The days of New York when brocades, It has become a habit among ministers to powder, and patches were worn, when, inwrite novels, and as fiction is the favorite stead of automobiles and electric light, sedan vehicle for all sorts of discussion and mate- chairs and link-boys were in vogue—these rial, their choice is not surprising. Dr. R. S. are the times portrayed in “ The Van RensHolmes writes of theological problems, mak- selaers of Old Manhattan."! The heroine ing an original old Scotchman chief speaker, rejoices in the name of India, and is a and his hero, a young minister, chief actor. hoyden, as her starched old Tory relative “The Maid of Honor," I though described as appropriately but impolitely informs her. transcendingly charming, is really too rude Still, she is so attractive that her path is to be accepted seriously. She should have literally besieged by the gallants of the day. been taught her manners before she was old Among her charms is an “arch gurgle," enough to attend her friend's wedding as which is very often called into requisition ; maid of honor. The unobtrusive and alto- and she is remarkably demonstrative in gether unusualdevotion or the young dominie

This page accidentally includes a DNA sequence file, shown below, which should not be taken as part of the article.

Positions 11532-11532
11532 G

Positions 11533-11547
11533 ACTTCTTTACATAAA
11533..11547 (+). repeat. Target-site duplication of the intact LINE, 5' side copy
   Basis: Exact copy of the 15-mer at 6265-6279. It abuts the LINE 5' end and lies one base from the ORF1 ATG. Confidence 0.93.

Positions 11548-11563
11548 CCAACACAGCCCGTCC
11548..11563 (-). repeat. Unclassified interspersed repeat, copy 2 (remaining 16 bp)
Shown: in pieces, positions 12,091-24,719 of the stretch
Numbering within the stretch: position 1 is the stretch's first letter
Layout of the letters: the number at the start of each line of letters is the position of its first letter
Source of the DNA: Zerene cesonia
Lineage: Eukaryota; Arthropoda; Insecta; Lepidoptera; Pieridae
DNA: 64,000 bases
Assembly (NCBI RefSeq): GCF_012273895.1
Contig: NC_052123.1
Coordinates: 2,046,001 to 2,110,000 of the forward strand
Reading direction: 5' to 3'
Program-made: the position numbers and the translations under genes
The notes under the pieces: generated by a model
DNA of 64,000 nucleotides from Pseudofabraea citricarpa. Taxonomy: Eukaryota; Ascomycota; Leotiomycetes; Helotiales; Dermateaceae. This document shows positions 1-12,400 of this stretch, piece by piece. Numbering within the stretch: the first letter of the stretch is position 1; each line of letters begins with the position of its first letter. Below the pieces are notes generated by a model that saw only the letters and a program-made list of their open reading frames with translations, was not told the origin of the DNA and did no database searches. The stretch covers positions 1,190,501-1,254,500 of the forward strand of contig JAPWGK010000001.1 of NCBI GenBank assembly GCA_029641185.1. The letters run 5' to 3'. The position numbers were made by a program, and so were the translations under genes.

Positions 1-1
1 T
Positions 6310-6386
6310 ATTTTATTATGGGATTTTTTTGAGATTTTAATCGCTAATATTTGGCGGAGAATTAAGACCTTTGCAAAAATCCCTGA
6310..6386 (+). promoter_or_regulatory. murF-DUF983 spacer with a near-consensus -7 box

The other characters include the finally melted her hard heart, however, and hero, a young Tory of fallen fortunes, a she consented to marry a minister, disclosing desperate and most repulsive villain, and an the fact that her determination not to do so actress; while George Washington appears was the cause of all her bad behavior. As upon the scene, though very cursorily. usual in these stories, emphasis is laid upon There is very little plot, too much declamathe high type of real religion found outside tion, and a constant striving to produce atthe church, and David Henderson, the mosphere that is too apparent and therefore Scotchman, though strong on dogma, is
fails of its effect. The effort, too, to carry also mighty in good works.